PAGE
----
Foundry on Wheels: Interview with Pedro Intxausti, IK4-Azterlan

1. Based on your experience in casting, how do you prospect this industry´s future?

I am optimistic about the future of the foundry sector on what concerns different materials with which this technology can be used, especially iron and aluminium. Why? Because the metallurgy of these materials will have, in the future, a great development and the production of parts, components or sets, will improve significantly.

The other side of the coin is the demand and in this sector, regardless of the electric car or not, I believe demand will continue to rise in the automotive sector. Also in other sectors, such as the wind sector and the aeronautical sector, which are important in the industrial world. That's why I'm optimistic.

Azterlan is betting on metallurgy as a decisive element in the industrial progress of these sectors.

2. Do you believe additive manufacture, "3D printing", it will be a competitor, or not?

I believe that the development of this technology will become a small competitor to the classic world of casting. What is happening is that it has a future, I think it is important, although development will be very difficult to produce with the reliability and capacity of current and future systems in the world of foundry.

For this reason, I believe this development takes at least 10, 15 years for it to actually become competition. But it will be difficult to make big productions with this technology.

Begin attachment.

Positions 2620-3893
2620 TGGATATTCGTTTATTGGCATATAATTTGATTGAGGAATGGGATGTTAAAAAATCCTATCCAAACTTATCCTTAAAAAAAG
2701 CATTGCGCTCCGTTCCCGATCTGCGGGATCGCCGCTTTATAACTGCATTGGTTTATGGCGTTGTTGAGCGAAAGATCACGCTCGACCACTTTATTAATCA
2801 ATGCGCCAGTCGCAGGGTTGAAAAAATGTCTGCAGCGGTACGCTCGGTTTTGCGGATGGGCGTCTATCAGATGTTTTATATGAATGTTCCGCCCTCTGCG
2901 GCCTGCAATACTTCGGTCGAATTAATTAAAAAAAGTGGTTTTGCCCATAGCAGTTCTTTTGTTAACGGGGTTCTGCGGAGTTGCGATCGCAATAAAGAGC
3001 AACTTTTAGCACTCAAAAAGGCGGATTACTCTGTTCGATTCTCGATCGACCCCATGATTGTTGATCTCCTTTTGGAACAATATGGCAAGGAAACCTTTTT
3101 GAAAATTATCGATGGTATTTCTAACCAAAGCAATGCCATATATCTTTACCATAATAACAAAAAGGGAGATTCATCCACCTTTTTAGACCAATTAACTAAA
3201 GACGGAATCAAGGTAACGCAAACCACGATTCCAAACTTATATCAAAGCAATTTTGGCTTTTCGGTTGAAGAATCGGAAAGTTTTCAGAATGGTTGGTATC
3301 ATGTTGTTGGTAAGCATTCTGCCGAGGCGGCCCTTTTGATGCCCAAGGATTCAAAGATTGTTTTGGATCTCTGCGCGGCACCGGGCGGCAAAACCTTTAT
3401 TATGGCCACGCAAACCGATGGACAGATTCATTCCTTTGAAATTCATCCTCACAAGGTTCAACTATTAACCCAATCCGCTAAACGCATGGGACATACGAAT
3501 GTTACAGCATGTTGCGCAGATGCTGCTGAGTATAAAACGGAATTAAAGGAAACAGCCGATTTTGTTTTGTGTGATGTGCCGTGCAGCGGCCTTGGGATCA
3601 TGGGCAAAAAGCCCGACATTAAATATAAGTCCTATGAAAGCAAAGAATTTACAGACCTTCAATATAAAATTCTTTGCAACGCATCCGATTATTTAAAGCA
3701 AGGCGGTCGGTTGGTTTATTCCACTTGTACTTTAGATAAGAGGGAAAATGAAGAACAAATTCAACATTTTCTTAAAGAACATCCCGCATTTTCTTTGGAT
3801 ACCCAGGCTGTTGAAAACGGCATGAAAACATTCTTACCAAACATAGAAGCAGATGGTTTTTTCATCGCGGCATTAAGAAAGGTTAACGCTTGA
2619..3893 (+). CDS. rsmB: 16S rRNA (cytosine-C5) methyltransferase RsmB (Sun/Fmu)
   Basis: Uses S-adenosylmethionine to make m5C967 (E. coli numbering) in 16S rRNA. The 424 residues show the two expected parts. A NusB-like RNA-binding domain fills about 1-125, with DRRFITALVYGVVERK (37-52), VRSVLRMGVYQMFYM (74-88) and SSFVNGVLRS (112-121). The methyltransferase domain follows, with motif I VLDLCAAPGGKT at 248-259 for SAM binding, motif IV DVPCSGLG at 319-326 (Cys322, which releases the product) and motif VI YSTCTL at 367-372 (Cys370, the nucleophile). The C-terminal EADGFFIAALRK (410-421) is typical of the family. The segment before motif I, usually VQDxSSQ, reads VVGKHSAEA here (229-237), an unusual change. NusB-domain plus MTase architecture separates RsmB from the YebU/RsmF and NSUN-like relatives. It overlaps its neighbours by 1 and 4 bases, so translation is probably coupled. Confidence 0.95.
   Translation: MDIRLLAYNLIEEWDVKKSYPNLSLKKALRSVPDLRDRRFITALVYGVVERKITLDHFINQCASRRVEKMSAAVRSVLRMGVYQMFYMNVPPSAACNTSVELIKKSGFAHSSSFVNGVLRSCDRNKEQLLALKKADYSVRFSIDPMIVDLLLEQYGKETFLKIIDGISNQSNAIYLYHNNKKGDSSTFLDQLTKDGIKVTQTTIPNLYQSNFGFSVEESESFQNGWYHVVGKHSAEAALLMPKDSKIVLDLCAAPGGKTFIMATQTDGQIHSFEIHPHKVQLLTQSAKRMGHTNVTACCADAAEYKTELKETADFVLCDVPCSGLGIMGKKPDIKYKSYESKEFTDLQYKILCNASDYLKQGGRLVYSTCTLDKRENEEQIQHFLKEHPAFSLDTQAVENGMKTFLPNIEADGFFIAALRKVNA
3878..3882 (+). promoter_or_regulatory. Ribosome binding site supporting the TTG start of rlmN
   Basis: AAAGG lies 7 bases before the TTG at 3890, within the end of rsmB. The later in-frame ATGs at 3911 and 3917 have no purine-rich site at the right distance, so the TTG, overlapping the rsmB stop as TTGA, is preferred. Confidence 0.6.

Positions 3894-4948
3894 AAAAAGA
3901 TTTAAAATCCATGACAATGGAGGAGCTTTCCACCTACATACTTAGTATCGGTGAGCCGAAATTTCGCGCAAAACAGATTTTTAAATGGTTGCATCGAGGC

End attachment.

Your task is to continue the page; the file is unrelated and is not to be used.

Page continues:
3. There is a very important question for the CITNM and the whole world of foundry, which is the foundry teaching at the Academy, at the University and at the Training Centres. Do you think it is adequate, deficient? Do you consider that people enter companies prepared for their duties? And what is the impact education can have on the foundry industry?

It has been classically a very important handicap in almost all southern European countries. In Spain, in engineering schools, the foundry of iron and aluminium have been the "ugly duckling". They have dedicated themselves to steel, the steel industry, and the foundry has been a little disdained. In many colleges and engineering schools casting isn´t even mentioned. The Association of Founders of the Basque Country has detected this problem for more than 20 years and has somehow restructured a master’s degree of 1000 hours for postgraduates, taught by Azterlan, so that they could then access, with full guarantee, is the activity in foundry companies. I believe it is a great challenge for the CITNM.

4. Do you believe that this meeting, which brings together the automobile and foundry sectors, helps in the development of the industry and in its research?

I was pleasantly surprised by what I heard here. Pleasantly because I believe there is a conjunction between what are customers, users, experts, foundry people and people from research centres like us, who somehow provide technology to the foundry. And that seems to me very important. We already defended a few years ago when we were planning the Centre that we had to go a little in that direction. On the one hand, everything that has to do with professionals who come from the university, masters, those who can do doctorates or postdocs, and who should be more encouraged, and all this way of joining both providers and users of the sector. I believe that the intervention of Continental Automotive in this congress looks to a large extent at what we are seeing at CITNM in terms of improving foundry manufacturing processes, the concept of how to move forward in technology, research and training.

5. In 2 years, can we contact Azterlan?

Of course. We have made a clear bet since the beginning and we will keep it. In two years I'll be here.